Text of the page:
On Monday, the Supreme Court finally announced it would hear a case on Mississippi’s 15-week abortion ban, a rule that directly challenges Roe v. Wade’s mandate that states cannot ban abortion before a fetus is viable. If Mississippi’s 2018 ban is upheld by the now-staunchly conservative court, it would not only further restrict access to abortions in a state where access is already severely limited, it would also open the door to more and more restrictive bans that up to now have been determined to be unconstitutional.
It’s the moment that Amy Coney Barrett has probably been waiting for all of her life—and a moment that abortion advocates have been dreading since she was first appointed to the Supreme Court.
Mississippi’s 2018 law, which was swiftly declared unconstitutional by lower courts and barred from being enacted, attempted to ban all abortions after 15 weeks, and made no exceptions for pregnancies resulting from rape or incest. In declaring the ban unconstitutional, the Fifth Circuit Court of Appeals harkened back to Supreme Court precedent.
“In an unbroken line dating to Roe v. Wade, the Supreme Court’s abortion cases have established (and affirmed, and re-affirmed) a woman’s right to choose an abortion before viability,” the judges wrote in 2019, adding, “States may regulate abortion procedures prior to viability so long as they do not impose an undue burden on the woman’s right but they may not ban abortions.”
The Center for Reproductive Rights sued the state on behalf of the Jackson Women’s Health Organization, the sole abortion clinic operating in Mississippi. As the Center for Reproductive Rights’s senior staff attorney Hillary Schneller told Vice in 2020, “There’s no path to upholding a ban like this that doesn’t contradict Roe v. Wade’s core holding.” Schneller added, “This is a case that flies in the face of 50 years of the court’s precedent.” In a statement in response to Monday’s announcement, the Center for Reproductive Rights’s president Nancy Northrup wrote that “alarm bells are ringing loudly about the threat to reproductive rights” and that the Mississippi case is “a test case to overturn Roe v. Wade.”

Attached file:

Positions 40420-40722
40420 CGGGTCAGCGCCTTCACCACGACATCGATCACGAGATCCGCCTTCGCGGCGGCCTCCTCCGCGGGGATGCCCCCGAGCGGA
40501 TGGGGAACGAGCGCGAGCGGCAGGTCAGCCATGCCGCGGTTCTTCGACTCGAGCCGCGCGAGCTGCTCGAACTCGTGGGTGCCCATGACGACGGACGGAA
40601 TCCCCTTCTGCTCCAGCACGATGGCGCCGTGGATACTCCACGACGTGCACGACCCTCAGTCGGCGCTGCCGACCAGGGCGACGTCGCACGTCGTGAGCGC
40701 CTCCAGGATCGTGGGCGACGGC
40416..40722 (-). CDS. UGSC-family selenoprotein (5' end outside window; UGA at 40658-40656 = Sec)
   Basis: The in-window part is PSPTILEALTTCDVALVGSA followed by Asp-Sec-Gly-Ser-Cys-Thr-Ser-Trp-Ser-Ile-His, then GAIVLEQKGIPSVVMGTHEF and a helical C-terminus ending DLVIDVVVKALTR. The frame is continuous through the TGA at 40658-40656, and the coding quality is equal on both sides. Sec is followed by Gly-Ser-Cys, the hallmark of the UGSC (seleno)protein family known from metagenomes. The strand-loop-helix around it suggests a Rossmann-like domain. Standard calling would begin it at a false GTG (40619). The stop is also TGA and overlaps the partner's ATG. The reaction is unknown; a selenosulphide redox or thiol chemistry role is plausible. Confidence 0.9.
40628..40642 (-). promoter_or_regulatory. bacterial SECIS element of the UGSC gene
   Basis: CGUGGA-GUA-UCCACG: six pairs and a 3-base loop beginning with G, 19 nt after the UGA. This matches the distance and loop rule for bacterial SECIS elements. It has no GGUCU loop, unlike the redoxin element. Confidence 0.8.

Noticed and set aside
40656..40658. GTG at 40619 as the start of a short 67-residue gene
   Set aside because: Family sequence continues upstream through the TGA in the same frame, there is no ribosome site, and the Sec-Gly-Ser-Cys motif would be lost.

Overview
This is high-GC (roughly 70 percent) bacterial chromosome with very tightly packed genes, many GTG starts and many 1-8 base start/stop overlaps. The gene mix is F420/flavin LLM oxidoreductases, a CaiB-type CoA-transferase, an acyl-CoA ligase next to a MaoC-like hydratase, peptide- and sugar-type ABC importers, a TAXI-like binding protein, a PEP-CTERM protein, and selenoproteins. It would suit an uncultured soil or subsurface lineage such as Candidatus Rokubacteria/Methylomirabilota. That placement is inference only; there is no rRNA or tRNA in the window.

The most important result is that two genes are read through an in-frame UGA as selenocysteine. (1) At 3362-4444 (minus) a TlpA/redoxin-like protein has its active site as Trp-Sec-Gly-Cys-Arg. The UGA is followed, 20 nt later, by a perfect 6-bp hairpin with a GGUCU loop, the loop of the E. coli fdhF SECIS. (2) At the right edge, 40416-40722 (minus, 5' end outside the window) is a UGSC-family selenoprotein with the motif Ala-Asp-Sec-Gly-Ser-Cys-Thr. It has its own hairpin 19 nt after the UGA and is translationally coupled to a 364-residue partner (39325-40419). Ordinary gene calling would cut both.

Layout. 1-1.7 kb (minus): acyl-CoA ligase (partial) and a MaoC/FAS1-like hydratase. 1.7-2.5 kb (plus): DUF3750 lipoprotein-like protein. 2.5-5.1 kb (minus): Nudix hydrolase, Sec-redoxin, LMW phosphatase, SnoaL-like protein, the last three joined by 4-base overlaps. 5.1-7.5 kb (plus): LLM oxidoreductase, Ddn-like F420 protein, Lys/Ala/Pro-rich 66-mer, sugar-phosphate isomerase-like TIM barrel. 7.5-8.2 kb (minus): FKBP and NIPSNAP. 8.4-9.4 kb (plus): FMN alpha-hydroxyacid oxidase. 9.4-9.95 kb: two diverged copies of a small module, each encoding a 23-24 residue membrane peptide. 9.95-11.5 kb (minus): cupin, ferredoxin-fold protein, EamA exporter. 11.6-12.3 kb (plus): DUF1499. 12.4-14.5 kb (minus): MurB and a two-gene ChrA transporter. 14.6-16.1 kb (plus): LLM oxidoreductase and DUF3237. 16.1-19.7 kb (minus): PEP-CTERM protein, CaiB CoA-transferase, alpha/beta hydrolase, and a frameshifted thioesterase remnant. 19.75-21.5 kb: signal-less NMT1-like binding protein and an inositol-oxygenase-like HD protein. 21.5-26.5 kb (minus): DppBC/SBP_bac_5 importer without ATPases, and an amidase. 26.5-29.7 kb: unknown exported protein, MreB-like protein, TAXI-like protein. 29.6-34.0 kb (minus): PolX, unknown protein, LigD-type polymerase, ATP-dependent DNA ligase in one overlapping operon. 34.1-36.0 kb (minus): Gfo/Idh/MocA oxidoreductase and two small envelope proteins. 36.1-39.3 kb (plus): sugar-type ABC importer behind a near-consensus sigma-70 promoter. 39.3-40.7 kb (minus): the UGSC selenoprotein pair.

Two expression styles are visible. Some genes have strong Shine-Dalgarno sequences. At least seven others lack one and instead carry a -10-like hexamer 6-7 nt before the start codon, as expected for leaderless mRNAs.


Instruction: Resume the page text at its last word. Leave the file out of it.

In announcing it would accept the case, the justices wrote that they will be examining whether “all pre-viability prohibitions on abortion are unconstitutional.” Typically, a fetus is considered viable, or able to survive outside of the womb, at a gestational age of 24 weeks.
Whether the current Supreme Court will respect precedent in this case, as a narrow majority did in the recent June Medical Services v. Russo abortion case, is an open question. Amy Coney Barrett, in her confirmation hearings, notably refused to acknowledge Roe as super-precedent.